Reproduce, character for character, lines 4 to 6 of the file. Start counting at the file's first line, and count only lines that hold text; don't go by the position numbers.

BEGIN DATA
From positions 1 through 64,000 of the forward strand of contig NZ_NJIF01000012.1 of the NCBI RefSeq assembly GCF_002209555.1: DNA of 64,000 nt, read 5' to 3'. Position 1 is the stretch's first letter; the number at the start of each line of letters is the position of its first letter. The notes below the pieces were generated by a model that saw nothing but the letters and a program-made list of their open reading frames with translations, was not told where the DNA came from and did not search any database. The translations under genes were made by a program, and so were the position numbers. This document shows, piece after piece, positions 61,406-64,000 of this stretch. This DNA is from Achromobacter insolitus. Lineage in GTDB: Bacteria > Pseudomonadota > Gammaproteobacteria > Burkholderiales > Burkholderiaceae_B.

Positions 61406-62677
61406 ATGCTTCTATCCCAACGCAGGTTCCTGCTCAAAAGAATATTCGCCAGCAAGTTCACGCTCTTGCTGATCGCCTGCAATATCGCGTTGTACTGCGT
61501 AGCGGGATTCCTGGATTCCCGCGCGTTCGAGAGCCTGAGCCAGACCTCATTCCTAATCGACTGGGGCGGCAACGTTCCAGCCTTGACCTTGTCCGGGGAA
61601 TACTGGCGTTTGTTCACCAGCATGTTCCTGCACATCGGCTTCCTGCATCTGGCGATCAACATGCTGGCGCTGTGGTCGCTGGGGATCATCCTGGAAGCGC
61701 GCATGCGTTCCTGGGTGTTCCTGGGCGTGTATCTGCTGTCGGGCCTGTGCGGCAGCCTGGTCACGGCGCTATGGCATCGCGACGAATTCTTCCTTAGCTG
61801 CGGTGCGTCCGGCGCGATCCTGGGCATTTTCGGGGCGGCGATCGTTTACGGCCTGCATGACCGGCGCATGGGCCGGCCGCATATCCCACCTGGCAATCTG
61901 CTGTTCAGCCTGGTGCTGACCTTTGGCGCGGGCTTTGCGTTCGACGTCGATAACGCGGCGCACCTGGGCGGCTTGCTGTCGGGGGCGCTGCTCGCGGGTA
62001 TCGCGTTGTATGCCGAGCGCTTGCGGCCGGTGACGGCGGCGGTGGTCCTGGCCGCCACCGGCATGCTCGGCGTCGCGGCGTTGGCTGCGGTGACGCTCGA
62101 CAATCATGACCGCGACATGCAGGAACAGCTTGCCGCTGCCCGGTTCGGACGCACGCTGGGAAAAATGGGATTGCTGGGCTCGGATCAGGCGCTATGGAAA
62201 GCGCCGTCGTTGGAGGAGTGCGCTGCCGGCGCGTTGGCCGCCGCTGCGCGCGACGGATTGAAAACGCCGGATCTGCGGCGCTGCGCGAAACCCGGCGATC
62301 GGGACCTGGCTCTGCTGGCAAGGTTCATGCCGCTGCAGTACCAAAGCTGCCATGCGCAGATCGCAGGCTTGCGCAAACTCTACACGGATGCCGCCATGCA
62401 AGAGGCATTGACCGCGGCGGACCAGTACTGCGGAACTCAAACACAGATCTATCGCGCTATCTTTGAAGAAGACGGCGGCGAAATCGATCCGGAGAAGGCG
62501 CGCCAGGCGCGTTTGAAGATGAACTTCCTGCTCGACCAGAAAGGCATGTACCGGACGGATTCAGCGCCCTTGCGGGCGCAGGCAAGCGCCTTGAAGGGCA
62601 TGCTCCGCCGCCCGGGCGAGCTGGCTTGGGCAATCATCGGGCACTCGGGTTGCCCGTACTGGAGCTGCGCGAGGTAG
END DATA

61501 AGCGGGATTCCTGGATTCCCGCGCGTTCGAGAGCCTGAGCCAGACCTCATTCCTAATCGACTGGGGCGGCAACGTTCCAGCCTTGACCTTGTCCGGGGAA
61601 TACTGGCGTTTGTTCACCAGCATGTTCCTGCACATCGGCTTCCTGCATCTGGCGATCAACATGCTGGCGCTGTGGTCGCTGGGGATCATCCTGGAAGCGC
61701 GCATGCGTTCCTGGGTGTTCCTGGGCGTGTATCTGCTGTCGGGCCTGTGCGGCAGCCTGGTCACGGCGCTATGGCATCGCGACGAATTCTTCCTTAGCTG